Finally, Colfer finds a way to continually surprise the reader. Even the last chapter gives you a twist with Alex's story and the closing of the portals. I know her choice to leave her mom hit very close to my son's heart -- he felt how difficult a moment that would be. He even admits to feeling "choked up" at the end.
Colfer has worked magic and created another great story! And I'm very excited for more. Things are only going to get more magical.
Connor Bailey thinks his fairy-tale adventures are behind him - until he discovers a mysterious clue left by the famous Brothers
Grimm. With help from his classmate Bree and the outlandish Mother Goose, Conner sets off on a mission across Europe to crack a two-hundred-year-old code.
Meanwhile, Alex Bailey is training to become the next Fairy Godmother... but her attempts at granting wishes never go as planned. Will she ever be truly ready to lead the Fairy Council?
This series' strength comes from the characters. Colfer creates such a vast array of characters who all have depth and who can always surprise you. For instance, each book I find myself liking Red more and more. She's hilarious in her spoiled and aloof nature, but she also has moments of strength that seem to come out of nowhere and redeem the reader to her. Each book also offers up new characters who you hope to see in later chapters. Plot twists and turns come from character actions and character development. This is a quality of truly excellent books.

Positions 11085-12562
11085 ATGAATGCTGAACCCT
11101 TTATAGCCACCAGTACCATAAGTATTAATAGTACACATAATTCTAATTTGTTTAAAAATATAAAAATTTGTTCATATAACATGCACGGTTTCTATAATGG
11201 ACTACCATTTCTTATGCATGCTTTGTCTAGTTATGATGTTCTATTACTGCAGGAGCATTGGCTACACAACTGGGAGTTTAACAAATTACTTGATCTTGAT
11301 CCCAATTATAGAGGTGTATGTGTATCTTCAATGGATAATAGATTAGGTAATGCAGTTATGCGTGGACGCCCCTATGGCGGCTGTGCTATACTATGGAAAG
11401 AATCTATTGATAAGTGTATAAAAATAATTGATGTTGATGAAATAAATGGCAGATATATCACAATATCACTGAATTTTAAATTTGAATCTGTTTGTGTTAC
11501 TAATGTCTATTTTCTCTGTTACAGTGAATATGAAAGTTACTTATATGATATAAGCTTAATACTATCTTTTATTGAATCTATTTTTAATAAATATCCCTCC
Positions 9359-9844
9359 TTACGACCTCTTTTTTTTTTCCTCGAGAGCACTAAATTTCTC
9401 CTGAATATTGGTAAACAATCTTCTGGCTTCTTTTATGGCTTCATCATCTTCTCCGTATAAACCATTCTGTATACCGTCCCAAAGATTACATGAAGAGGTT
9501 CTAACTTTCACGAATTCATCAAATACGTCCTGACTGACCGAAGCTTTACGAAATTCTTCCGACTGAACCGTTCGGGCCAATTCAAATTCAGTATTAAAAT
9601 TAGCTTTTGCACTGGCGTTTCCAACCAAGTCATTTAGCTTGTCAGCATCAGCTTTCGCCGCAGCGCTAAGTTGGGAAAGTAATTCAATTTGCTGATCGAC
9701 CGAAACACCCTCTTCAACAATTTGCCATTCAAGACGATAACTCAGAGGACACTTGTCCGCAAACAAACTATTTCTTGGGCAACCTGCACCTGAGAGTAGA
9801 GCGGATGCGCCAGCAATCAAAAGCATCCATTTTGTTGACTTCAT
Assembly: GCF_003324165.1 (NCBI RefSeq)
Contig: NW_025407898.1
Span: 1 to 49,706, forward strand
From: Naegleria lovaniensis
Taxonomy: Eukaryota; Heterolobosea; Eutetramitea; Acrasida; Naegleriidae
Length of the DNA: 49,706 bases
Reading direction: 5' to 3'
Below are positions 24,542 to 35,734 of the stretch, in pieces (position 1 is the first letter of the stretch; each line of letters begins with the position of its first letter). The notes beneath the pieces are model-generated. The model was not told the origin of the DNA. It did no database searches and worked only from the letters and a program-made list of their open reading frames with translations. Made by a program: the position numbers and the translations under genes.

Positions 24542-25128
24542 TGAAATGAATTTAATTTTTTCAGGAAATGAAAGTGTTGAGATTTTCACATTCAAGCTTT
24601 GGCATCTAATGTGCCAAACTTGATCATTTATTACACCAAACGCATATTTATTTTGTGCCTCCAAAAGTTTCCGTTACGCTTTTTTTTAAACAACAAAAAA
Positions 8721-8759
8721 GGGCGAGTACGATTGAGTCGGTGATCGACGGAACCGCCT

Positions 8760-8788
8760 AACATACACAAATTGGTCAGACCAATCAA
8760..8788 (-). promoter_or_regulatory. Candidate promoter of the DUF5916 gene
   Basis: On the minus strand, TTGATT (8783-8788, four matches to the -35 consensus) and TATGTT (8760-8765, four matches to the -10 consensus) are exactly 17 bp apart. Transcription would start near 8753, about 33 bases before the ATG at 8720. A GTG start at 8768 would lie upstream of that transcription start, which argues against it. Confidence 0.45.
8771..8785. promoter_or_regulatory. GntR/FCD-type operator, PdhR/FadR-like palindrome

I'm sure Mr. Colfer gets a lot of his characterization from his acting background as when I read some of the characters, I discover great movie moments and a character who would be a dream to portray (yes, former theater actor here).
While I did not find this book as gripping and as humorous as the last two, the author still creates a wonderful story that whispers of its fairytale history but creates a fresh, new, inventive world. I enjoy how the author still finds things in our world to tie into the fairytale world, and I wonder why I never thought of Neuschwanstein Castle before as, of course!, being associated to a portal to the other world.
The book certainly ends with a bang, but instead it left me a little confused. I have my theories, and there is certainly a time gap (3 years since death vs 10 years in prison), as to who the masked man is versus the person Alex thinks he is. However I am extremely excited for the next book which no doubt surrounds this man and the mysterious "other heir."